We have diversity jurisdiction over this dispute pursuant to 28 U .S.C. § 1332(a). Defender is an Indiana corporation with its principal place of business in Indiana. First Mercury is an Illinois corporation with its principal place of business in Michigan. The amount in controversy exceeds $75,000.

We review de novo a district court's grant of dismissal under Rule 12(b)(6). Citadel Grp. Ltd. v. Wash. Reg'l Med. Ctr., 692 F.3d 580, 591 (7th Cir.2012). Both parties agree that Indiana law governs.

A. Duty to Defend

In order to establish that an insurer has a duty to defend, the insured bears the initial burden of establishing that a claim is covered by his policy. If such a showing is made, the burden then shifts to the insurer to prove that an exclusion applies. Aearo Corp. v. Am. Int'l Specialty Lines, Ins. Co., 676 F.Supp.2d 738, 744 (S.D.Ind.2009) (applying Indiana law).

The outcome of this case turns on the interpretation of one word: “publication”. Defender's Policy requires that, in order to qualify for coverage under the personal injury and advertising provisions, the subject injury must arise from “oral or written publication of material that violates a person's right of privacy” (emphasis added). So in order to establish coverage, Defender must show that publication was alleged or at least argued by Brown. The Policy itself does not define that term, so we must determine the term's meaning, in the context of the Policy.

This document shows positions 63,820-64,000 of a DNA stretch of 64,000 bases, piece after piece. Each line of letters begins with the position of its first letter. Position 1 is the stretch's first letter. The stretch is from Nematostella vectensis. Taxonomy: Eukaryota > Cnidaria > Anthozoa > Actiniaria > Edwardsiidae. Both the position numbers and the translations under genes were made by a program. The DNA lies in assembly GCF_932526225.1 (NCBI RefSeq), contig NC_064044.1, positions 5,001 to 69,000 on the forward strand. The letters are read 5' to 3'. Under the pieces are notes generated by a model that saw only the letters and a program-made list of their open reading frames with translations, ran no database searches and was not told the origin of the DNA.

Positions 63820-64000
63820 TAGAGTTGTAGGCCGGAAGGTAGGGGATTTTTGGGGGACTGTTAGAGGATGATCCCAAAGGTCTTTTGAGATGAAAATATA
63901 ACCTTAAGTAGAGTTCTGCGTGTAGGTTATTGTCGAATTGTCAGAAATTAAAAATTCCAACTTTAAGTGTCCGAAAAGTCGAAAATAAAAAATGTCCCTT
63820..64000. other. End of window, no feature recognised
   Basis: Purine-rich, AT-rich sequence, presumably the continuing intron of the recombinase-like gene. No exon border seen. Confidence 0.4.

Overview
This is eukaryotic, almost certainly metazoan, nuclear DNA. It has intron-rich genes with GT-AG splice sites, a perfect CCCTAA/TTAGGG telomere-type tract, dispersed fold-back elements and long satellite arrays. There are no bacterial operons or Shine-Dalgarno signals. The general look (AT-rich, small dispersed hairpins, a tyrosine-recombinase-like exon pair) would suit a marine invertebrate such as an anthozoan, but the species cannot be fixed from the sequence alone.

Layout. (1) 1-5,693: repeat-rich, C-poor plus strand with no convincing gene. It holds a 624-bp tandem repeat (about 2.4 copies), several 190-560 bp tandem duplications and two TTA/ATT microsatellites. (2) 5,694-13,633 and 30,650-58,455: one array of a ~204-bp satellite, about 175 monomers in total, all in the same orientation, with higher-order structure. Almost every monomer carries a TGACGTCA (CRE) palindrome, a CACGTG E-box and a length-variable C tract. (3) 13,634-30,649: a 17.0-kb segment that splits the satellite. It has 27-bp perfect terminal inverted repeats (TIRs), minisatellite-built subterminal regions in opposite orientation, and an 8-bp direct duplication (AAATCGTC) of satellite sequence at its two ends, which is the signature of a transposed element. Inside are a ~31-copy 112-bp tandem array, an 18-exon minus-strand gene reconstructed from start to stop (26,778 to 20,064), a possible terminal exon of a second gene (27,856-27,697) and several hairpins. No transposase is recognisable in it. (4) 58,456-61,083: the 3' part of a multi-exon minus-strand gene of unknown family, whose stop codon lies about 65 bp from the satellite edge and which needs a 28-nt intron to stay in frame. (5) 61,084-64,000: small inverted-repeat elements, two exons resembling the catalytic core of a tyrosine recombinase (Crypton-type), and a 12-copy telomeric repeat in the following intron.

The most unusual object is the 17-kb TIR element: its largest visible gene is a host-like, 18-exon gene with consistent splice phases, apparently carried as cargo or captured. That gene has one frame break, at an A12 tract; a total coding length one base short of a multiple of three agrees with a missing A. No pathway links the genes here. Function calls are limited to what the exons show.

Defender argues that in order to constitute publication, the subject material need not be communicated to any third party. Neither the Brown complaint nor Defender's complaint alleges that Defender communicated the recordings or their contents to any third party. Neither do they allege that any employee, agent, or representative accessed or listened to the recordings after they were made. According to Defender, publication was achieved when the subject material was transmitted to Defender's recording device. In other words, Defender argues, it “published” the information it received from Brown when it “transmitted” that material into the recording device. First Mercury argues, on the other hand, that the definition of “publication” is not as expansive as Defender suggests.